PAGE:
The Gene of Loss

vitruvian_man-001Last weekend was Easter. We had a great brunch; both of my children came as did some of their friends.  They both shove off to distant places this summer; Andy to graduate school in Virginia, Abby to the Peace Corps in Cambodia.  These gatherings, already special, will become rare.  I am excited by their prospects; my conscious-self proclaims to be content with being an empty nester and I spin adventures of my own future in my head.  But my unconscious badgers me. I woke today remembering a scene of terrible isolation I witnessed many years ago.

I was twelve years old the night I walked downstairs on the way to taking out the garbage and heard my dad talking on the phone.  I wasn’t eavesdropping; the pair of drafting tables where he worked in the narrow space next to the garage was open to the rest of the house.  I passed through it dozens of times a day, on my way to school or the basement or the back yard.  My dad was not the kind who sought privacy.  But that night all the lights were off save one drafting lamp that cast a hot glow onto his shoulders. He spoke in a tone that begged no one to hear.

“I have son, Peter, who’s fifteen now.  He plays basketball at the high school.  And my daughter Pat will be in high school next year.”

Dad never called any of us by our given names.  Peter was Turtle and Pat was Sugie.  He spoke in clipped sentences, with reverential tone.  I couldn’t imagine to whom he was talking.  I kicked the garage door open in a rush.  I was the next child in line and not anxious to hear how his starched prose described me.

The garage was chilly, but I lingered after depositing dinner’s remains; picking up a few stray leaves and dropping them into the galvanized cans, securing the lids, hoping Dad would be off the phone.  The chill finally drove me back through his office.  He sat in the exact same spot; the same pool of light illuminated his hunched back.  He wasn’t speaking now but he was so intent on listening that he did not hear me walk softly behind him.  I laid my foot on the first step when he said, in eerie quiet, “Goodnight, Dad.  Thanks for calling.”  I shot up the stairs so quick I never heard the phone click on the receiver.

I went through the motions of cleaning up the kitchen – it was my night to do the dishes – but my mind stuck on my father’s phone call.  My father’s parents, my grandparents, were not strangers in our family; they were much less than that.  I didn’t even know that they existed.  I suppose I should have been more curious. We saw our maternal grandparents all the time; they were a natural extension of my mother. But my father was so brazenly his own man, so stridently unique that it seemed quite plausible he arrived on earth without the aid of anything so ordinary as a mother and a father.  Yet he sounded so ordinary, so feeble, reciting the rudimentary facts of our existence to people who, by any established standard, should have known all about us.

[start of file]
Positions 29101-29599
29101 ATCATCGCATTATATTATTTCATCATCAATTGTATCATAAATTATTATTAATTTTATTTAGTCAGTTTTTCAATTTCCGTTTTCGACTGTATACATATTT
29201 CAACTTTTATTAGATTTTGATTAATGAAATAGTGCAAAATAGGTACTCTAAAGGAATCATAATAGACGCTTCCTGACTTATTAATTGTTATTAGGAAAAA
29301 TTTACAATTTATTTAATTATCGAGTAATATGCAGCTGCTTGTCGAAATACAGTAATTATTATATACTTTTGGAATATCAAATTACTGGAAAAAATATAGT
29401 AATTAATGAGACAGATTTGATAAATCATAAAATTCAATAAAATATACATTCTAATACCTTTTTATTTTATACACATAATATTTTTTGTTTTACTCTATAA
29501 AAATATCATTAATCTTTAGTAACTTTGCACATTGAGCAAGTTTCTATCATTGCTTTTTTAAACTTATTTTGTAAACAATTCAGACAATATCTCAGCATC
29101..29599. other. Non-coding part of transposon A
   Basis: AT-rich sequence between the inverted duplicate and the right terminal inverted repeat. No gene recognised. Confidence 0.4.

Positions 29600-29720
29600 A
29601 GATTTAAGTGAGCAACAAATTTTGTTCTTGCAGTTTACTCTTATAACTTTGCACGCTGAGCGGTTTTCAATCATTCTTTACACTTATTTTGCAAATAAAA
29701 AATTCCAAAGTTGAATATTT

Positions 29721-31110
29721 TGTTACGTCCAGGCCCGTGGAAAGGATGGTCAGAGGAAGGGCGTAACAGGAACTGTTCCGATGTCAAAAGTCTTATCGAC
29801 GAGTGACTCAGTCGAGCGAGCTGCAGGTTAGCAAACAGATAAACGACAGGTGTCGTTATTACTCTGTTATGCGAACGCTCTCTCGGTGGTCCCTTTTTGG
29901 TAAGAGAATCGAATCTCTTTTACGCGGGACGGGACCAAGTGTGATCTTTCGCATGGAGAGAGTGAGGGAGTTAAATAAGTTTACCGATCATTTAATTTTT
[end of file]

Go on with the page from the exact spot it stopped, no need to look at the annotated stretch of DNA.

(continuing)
I lay in bed that night and stared at the ceiling, trying to understand what could have happened between my dad and his parents to make them so foreign.  Did they have some cataclysmic fall out or was their genetic tie simply too weak to hold over time and distance.   I never found out. Though I managed to maintain some connection with my father until he died, we shared a mere flicker of our lives. Not that either of us are men of secrets; rather we each inhabit solitary expanses of psychic space.

I prayed that night I would never be estranged from my family. Though we are an odd assortment with little in common, I have held steady to that desire and extend myself to ensure it is a reality.  Forty-six years later, as my own children prepare to strike out in the world, my prayer remains the same.

About paulefallon

Greetings reader. I am a writer, architect, cyclist and father from Cambridge, MA. My primary blog, is an archive of all my published writing. The title refers to a sequence of three yoga positions that increase focus and build strength by shifting the body’s center of gravity. The objective is balance without stability. My writing addresses opposing tension in our world, and my attempt to find balance through understanding that opposition. During 2015-2106 I am cycling through all 48 mainland United States and asking the question "How will we live tomorrow?" That journey is chronicled in a dedicated blog,, that includes personal writing related to my adventure as well as others' responses to my question. Thank you for visiting.
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2 Responses to The Gene of Loss

  1. Liz says:

    That was great Shorty. I have faith you will not be estranged from your kids! Can’t wait to see you and one of them this summer:)

  2. Pat says:

    It’s funny what stays with so clearly. My memory about dad and his parents is one Christmas when he didn’t want to be with us anymore, but wanted to go ‘home’. We were all really scared because wasn’t this his home? As you said, we knew nothing of his family, our grandparents. Needless to say, it was another stressful holiday. It’s too bad that dad couldn’t say he missed them and he could have called them or something. You know, he never reached out to them!

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